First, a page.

I don’t know any anarchists who don’t struggle with the fact that we sometimes support state programs or political changes as a practical matter in the here and now. We understand the contradictions. You will find plenty of anarchists who protest for state funded housing and education. You’ll find plenty of anarchists who vote.  We get that we live in a world where it is expected that we will all live in states or participate in groups led by a charismatic male leader (CML).

But

As someone whose beliefs are fundamentally a critique of power, I will always raise an eyebrow toward anyone who pursues power. I will always be skeptical about what will happen to even the best intentioned person who attains power. I will always be vigilant in watching how people use their power. Because I believe that power corrupts. Most importantly, I make a very large distinction between the people, the social movements that bring someone to power, and the CML that becomes the face of that movement.

Evo Morales has an inspiring personal narrative. But the movement that brought him to office is what really counts. And when those people turn around and protest President Morales in order to force him to cancel an amazon road project, I have no internal contradiction about whether I should support the president or the people who put him in power.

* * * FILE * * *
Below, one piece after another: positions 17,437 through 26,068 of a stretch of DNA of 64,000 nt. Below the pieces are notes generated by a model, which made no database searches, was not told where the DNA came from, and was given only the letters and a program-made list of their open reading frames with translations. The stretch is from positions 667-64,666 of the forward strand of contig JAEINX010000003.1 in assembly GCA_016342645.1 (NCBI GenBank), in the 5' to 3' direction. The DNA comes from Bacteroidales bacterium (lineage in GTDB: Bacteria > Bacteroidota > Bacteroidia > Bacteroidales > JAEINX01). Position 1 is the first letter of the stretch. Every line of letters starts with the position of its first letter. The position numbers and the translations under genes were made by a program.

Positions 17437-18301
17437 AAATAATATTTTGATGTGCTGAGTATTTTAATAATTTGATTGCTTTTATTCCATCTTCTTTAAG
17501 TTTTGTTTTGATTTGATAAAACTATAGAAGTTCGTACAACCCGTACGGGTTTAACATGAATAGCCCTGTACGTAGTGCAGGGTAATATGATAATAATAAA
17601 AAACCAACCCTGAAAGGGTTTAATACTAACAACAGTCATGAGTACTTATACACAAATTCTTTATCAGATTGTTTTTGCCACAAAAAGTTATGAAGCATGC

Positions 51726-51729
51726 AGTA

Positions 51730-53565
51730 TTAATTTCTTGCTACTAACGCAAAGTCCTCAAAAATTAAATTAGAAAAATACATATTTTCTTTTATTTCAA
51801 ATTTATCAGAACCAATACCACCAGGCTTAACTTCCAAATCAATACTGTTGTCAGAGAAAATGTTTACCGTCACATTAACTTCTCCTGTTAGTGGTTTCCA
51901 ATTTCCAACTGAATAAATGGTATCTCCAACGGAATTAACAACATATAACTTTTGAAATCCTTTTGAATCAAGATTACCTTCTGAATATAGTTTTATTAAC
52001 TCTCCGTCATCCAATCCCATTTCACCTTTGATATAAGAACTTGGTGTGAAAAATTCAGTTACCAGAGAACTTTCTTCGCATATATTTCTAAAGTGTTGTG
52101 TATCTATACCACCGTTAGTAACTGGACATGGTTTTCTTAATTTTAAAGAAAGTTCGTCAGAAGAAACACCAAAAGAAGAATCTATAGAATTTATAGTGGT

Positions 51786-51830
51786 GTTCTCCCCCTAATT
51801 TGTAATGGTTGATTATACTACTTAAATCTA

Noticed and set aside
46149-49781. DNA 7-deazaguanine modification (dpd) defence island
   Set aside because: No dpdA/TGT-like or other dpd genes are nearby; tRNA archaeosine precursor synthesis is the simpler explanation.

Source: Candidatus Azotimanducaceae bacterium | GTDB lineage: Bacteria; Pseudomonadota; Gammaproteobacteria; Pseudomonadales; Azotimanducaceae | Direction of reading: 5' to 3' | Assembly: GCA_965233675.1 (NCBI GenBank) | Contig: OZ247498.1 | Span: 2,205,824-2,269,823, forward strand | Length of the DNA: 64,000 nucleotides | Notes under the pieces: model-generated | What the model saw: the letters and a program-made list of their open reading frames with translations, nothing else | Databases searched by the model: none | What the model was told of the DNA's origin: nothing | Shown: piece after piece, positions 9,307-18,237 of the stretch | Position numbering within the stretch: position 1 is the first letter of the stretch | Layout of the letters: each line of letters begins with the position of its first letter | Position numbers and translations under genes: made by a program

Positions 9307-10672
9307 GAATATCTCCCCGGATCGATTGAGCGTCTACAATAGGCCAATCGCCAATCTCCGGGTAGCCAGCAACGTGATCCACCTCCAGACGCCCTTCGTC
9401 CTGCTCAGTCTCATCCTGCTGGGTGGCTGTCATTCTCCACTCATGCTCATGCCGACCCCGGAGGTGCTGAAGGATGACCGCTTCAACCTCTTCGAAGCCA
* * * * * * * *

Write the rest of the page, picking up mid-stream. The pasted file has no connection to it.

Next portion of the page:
It is the same for other social movements as well. I have respect for MLK, but I believe that Ella Baker was right that the movement made Martin, not the other way around. Ultimately, it is the people who are important, not the power center or the anointed face – as inspiring as that person may be. As a bonus, when you keep your focus on the people instead of the CML, perhaps losing that leader doesn’t put the whole movement into disarray.